Stereo DNN

Stereo vision relies on two cameras capturing the same scene with a known geometric offset in their viewing direction. If a given feature appears in both images, the difference between their location in the left/right images is called disparity, and this difference is directly related to the depth of the object.

Pixel Correspondence

Classical stereo approaches explicitly calculate disparity by matching pixels from the left image to corresponding pixels in the right image. This approach works well if pixel correspondence can be determined. However, many cases exist where pixel correspondence is difficult or impossible to establish. These so called “ill-posed” regions include the following:

  • Regions with reflections or specular highlights

  • Regions that are texture-less

  • Regions that are periodic

  • Regions that are non-overlapping or self-occluding

  • Regions that are semi or fully transparent

The cases mentioned can be either difficult or impossible to resolve for certain traditional stereo formulations. Therefore, in some cases, the best possible outcome from a traditional stereo algorithm is to provide no information about these regions.

Stereo DNN Solutions

Stereo deep neural network (DNN) methods, such as ESS, solve the problem differently: Pixel correspondence is not formulated as an explicit task, but rather implicitly guided by the specific model architecture and reinforced with data. As a result, semantic image features and learned priors can be used to establish depth even in ill-posed regions.

In addition, because AI-based methods are data driven, varying amounts of “imperfections” to the assumed stereo geometry can be implicitly accounted for through the training process. These imperfections can include calibration and rectification errors, exposure and camera ISP (image signal processing) differences, and various sources of hardware noise.

The advantages provided by AI-based stereo is evident in popular stereo benchmarks such as Middlebury and KITTI, where AI-based approaches dominate.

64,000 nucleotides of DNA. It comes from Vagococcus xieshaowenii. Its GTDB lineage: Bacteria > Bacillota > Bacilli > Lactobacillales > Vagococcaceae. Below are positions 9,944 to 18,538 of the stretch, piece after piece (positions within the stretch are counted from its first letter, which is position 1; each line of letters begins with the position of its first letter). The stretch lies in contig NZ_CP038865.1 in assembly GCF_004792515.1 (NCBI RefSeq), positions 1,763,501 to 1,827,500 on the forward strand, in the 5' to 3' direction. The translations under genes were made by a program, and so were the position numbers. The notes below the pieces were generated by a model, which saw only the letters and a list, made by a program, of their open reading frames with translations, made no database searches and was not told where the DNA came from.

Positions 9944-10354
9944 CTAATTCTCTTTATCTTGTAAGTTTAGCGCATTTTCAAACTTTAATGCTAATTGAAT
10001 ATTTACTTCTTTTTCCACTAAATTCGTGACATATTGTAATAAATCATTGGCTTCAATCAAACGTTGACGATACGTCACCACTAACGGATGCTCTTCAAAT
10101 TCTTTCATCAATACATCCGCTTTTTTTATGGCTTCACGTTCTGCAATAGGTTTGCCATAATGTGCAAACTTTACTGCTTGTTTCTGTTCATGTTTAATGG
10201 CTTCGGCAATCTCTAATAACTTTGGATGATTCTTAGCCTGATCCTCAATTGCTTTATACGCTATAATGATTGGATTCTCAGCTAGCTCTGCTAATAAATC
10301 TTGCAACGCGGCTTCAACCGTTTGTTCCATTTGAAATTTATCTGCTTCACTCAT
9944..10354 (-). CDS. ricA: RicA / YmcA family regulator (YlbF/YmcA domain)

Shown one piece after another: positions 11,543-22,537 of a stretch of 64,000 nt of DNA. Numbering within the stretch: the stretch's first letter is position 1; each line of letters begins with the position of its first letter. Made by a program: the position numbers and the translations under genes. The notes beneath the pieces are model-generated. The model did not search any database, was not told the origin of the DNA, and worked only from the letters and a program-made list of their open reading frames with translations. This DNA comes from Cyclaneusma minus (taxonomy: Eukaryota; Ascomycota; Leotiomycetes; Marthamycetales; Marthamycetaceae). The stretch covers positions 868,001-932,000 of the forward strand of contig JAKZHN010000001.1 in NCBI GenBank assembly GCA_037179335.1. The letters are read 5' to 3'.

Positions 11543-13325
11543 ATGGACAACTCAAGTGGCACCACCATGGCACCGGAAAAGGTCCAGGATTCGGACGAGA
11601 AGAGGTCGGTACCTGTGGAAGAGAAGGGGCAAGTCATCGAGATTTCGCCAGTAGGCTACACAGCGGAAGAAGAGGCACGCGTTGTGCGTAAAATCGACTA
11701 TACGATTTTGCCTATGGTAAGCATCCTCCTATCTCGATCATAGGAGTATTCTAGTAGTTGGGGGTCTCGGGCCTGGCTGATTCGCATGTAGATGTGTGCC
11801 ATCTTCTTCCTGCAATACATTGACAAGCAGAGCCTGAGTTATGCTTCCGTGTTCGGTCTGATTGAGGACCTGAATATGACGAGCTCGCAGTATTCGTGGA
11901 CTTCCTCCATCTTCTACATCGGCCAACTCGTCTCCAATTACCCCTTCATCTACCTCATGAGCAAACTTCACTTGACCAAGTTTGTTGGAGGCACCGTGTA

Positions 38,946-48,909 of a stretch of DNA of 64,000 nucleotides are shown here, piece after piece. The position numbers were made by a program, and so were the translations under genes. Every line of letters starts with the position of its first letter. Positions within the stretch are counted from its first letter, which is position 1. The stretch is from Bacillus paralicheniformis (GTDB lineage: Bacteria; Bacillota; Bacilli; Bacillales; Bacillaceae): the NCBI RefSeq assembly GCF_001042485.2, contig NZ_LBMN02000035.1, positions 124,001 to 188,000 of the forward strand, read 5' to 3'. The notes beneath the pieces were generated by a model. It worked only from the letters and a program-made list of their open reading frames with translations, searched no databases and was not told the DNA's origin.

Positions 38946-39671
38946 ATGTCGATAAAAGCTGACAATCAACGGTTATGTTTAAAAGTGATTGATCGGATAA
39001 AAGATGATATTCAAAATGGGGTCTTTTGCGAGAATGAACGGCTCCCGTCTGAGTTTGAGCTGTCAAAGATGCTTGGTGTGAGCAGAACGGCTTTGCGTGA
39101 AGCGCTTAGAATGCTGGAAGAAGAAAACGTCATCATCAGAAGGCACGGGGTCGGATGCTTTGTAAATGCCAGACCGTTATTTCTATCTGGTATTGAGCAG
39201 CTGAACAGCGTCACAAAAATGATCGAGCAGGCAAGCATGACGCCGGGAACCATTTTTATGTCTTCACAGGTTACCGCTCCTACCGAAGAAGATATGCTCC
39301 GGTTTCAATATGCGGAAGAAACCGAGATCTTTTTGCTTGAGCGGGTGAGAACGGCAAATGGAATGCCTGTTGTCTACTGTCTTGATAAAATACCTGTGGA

The example below shows the disparity output between a classical stereo algorithm (SGM, center) and ESS (right). The left panel shows the RGB image from the left camera. There are many difficult regions in this scene, including reflections, featureless surfaces, and occlusions.

Focusing only on the floor, the following figure shows the bottom corner of the image from the left and right camera, respectively, to illustrate the difficulty involved with traditional pixel correspondence. A piece of blue tape, indicated by the arrows, represents a real physical feature.

The difference between the left and right arrows represents the disparity that should be predicted for all pixels along that row in the image. However, it’s clear that the reflections from the lights do not obey the assumed stereo geometry, as the reflection features do not shift between the left and right images. Therefore, it is not possible for algorithms that rely on pure feature matching to properly predict disparity under these conditions. A semantic understanding of the scene (knowledge that the bright pixels are reflections and not real objects) is needed to accurately predict the disparity in this region.

The following example shows a hallway containing flat and featureless surfaces, as well as bright specular reflections. The middle panel is a traditional stereo algorithm (SGM) with a noise filter applied, and the right panel is the output from a stereo DNN (ESS).

In many scenes that contain difficult or ill-posed regions, the best that a traditional stereo algorithm can do is filter out points. However, the use of filters carries an inherent trade-off between reducing noise and removing relevant information. Traditional image filtering can rarely be done in a context-dependent manner, and also adds additional latency and computation cost.

While the accuracy of AI-based stereo algorithms will suffer in difficult and ill-posed regions, and generally also need to be filtered, they offer the distinct ability to implicitly recognize these regions through training. In ESS, the model is trained to both predict the disparity as well as assess the predicted disparity accuracy using a “confidence” metric. This process allows the network to both use semantic understanding in the scene to better make disparity predictions, as well as estimate how good the prediction is. The result is a model output that allows for context dependent filtering based on scene understanding, leading to more dense and cleaner predictions.

The following example compares a classic computer vision stereo algorithm (SGM) to a stereo DNN model (ESS). Both are filtered, and the resulting point cloud is displayed. The traditional stereo algorithm contains less 3D points, and those 3D points are noisier and less accurate. While more aggressive filtering can be applied, important points, such as the humans, will also inevitably get removed. The stereo DNN model, which outputs a context-aware confidence map, can preserve a lot more information about the scene while also removing inaccurate and noisy points.